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April 20, 2015

Obama Signs SGR Repeal Legislation; Value-Based Payment Model Comes Into Full Force in 2019

Doctors

On Thursday, April 16, President Obama signed into law the legislation ending and replacing the Sustainable Growth Rate (SGR) Formula, which would have reduced Medicare physician payments by 21 percent. Perhaps foreshadowing the dawn of a new age of physician reimbursement, Obama signed the bill outside on a beautiful spring day.  

Late Tuesday, the Senate voted 92-8 to approve the legislation. The American Medical Association (AMA) responded favorably to the news, stating that the bill, entitled the Medicare and CHIP Reauthorization Act (MACRA), “will ensure access to care for seniors, military personnel and their families, children and low income adults.” The Act “once and for all gets rid of the flawed [SGR] formula that has plagued the health care system for more than a decade, paving the way for physicians to implement new delivery and payment reforms that will improve quality of care and reduce costs.”

Under SGR, Medicare’s budget was calculated by linking Medicare spending to economic growth. However, once health care costs began rising faster than the growth of the economy, physicians were at continual risk for cuts to their reimbursements. For over a decade Congress passed temporary “doc fixes” to keep the reimbursements steady. The new legislation eliminates the need for repeated fixes by repealing the SGR law and replacing it with a new system that eventually ties payments to participation in value-based payment models. Most of the changes are not slated to take effect until 2019. Doctors will receive an annual update of 0.5 percent in each of the years 2015 through 2019.

In 2019, the payment models change significantly. The National Review summarizes the value-based goals:

The heart of the bill is a new, two-tiered indexing system for physician fees. Physicians who agree to participate in Medicare Accountable Care Organizations (ACOs)--or in similar alternative payment models--will receive a permanent 0.75 percent increase in their fees each year. Physicians that don’t join an ACO will be placed into the “Merit-Based Incentive Payment System,” or MIPS. On average, physicians in MIPS will receive a payment increase of 0.25 percent every year — far below the annual payment increase for physicians in ACOs.

Merit-Based Incentive Payment System (MIPS)

In addition to MACRA's payment incentives to encourage providers to participate in alternative payment models--like medical homes, accountable care organizations, and bundled care--the law introduces the concept of the Merit-Based Incentive Payment System for physicians not in these alternative models. MIPS “consolidates the three existing incentive programs, continuing the focus on quality, resource use, and meaningful electronic health record (EHR) use with which professionals are familiar, but in a cohesive program that avoids redundancies,” states the House Bill explainer.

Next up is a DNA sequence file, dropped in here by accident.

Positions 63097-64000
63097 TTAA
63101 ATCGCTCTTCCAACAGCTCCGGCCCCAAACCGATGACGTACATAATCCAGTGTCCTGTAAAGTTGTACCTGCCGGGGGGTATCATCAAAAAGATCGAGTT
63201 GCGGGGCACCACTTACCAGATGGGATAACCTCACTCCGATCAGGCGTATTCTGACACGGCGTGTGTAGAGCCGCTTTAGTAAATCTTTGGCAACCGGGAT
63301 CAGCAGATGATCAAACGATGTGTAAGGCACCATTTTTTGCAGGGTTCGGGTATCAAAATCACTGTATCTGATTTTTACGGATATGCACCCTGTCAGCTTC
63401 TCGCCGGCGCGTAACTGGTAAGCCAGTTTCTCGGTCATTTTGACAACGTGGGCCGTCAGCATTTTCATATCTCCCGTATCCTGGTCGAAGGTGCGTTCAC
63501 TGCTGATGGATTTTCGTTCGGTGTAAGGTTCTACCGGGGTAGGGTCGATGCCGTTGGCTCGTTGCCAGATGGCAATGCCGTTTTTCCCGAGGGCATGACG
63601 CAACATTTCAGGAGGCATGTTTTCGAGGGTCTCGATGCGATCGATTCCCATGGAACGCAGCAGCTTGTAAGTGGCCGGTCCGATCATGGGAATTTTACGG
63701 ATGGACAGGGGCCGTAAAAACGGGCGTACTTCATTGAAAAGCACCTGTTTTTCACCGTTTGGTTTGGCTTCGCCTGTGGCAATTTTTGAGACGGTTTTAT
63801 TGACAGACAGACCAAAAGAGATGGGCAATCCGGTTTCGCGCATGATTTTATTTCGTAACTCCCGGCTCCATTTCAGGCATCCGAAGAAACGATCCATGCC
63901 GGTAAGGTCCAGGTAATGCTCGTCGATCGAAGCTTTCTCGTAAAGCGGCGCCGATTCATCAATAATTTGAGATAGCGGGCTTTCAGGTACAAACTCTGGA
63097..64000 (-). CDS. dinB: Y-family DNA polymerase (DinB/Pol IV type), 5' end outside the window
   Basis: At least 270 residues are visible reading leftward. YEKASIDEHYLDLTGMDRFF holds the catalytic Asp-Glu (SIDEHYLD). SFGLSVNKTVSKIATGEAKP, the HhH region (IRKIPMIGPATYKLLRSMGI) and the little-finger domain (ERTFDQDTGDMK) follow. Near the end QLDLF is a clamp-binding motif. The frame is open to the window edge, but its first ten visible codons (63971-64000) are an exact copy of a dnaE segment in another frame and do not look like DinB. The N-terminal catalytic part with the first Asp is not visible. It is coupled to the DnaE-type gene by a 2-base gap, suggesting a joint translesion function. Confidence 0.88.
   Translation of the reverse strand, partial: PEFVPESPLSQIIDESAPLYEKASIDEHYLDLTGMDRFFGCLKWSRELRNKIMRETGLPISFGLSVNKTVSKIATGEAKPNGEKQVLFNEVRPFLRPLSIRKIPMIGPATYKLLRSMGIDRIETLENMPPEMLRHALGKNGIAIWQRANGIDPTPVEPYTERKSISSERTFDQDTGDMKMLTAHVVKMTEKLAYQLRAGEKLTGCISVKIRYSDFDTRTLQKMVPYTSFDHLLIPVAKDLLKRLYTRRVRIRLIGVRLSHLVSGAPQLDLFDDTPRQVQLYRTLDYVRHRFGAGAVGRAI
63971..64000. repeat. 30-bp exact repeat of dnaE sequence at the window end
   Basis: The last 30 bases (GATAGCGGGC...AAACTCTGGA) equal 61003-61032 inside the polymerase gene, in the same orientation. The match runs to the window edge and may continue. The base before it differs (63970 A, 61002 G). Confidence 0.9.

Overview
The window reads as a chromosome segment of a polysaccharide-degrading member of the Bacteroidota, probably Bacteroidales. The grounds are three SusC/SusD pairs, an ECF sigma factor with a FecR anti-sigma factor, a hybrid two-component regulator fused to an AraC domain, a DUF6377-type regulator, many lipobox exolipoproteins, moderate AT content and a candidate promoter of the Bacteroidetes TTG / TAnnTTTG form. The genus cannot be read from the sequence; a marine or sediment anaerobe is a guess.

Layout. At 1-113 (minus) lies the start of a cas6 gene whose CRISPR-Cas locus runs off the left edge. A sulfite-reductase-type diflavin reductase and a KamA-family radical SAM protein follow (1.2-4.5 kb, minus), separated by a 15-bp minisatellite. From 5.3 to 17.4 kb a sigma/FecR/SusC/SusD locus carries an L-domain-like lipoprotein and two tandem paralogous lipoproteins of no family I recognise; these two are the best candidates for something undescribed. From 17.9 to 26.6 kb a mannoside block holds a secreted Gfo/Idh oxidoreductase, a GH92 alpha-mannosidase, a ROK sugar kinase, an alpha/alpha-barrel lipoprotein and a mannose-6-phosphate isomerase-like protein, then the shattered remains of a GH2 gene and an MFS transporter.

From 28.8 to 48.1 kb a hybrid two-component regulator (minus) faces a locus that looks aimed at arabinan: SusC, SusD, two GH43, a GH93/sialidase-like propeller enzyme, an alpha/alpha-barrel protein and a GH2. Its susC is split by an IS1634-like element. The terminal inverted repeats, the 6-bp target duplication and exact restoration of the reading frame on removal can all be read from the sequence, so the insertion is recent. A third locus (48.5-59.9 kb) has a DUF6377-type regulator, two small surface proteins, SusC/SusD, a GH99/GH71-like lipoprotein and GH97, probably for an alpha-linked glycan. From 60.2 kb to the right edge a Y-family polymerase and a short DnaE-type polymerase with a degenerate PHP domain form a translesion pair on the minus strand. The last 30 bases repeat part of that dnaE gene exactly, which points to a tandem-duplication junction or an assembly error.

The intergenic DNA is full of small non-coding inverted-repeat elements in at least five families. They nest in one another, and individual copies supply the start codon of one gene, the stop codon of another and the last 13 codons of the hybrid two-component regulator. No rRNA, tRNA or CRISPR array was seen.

Under MIPS Medicare’s current quality reporting programs will be streamlined and simplified into one merit-based incentive payment system, referred to as “MIPS.” This consolidation will reduce the aggregate level of financial penalties physicians otherwise could have faced. The three programs contemplated by the bill to be consolidated into the MIPS are:

  • The Physician Quality Reporting System (PQRS), which incentivizes professionals to report on quality of care measures through a combination of incentive payments and negative payment adjustments (View CMS's page on PQRS here);
  • The Value-Based Modifier (VBM) Program, which adjusts payment based on performance on PQRS quality measures (and Medicare cost data), though the value modifier (VM) is a separate adjustment from the PQRS payment adjustment (CMS's page here); and
  • "Meaningful Use" of EHRs, which stipulates certain requirements in the use of certified EHR systems (Health IT's page here).

Under MACRA, starting in 2019, payments will be adjusted based on provider performance in the MIPS, rather than the above individual programs. Each year, HHS will establish a list of MIPS quality measures through rulemaking. Eligible professionals will be assessed in four performance categories, namely:

  • Quality (using measures from existing quality programs and new ones developed by professional organizations);
  • Resource use, using measures developed by the current VBM program;
  • EHR ‘meaningful use’ (using requirements established under current regulation); and,
  • A new component, “clinical practice improvement activities,” which “gives credit to professionals working to improve their practices and facilitates future participation in APMs.”

Professionals will receive a “composite performance score” based on their performance in each of the above categories. 

As noted above, the MIPS quality measures will be fleshed out in rulemaking--and here is where the rubber will hit the road for the future of healthcare delivery. Matching up the proper incentives with the most cost-effective quality care is a topic for another day. 

Several interesting articles have been written about what quality metrics should dictate payments to physicians. The Wall Street Journal's "What Measures Should Be Used To Evaluate Health Care?" provides a variety of viewpoints about the best measures for patient care. 

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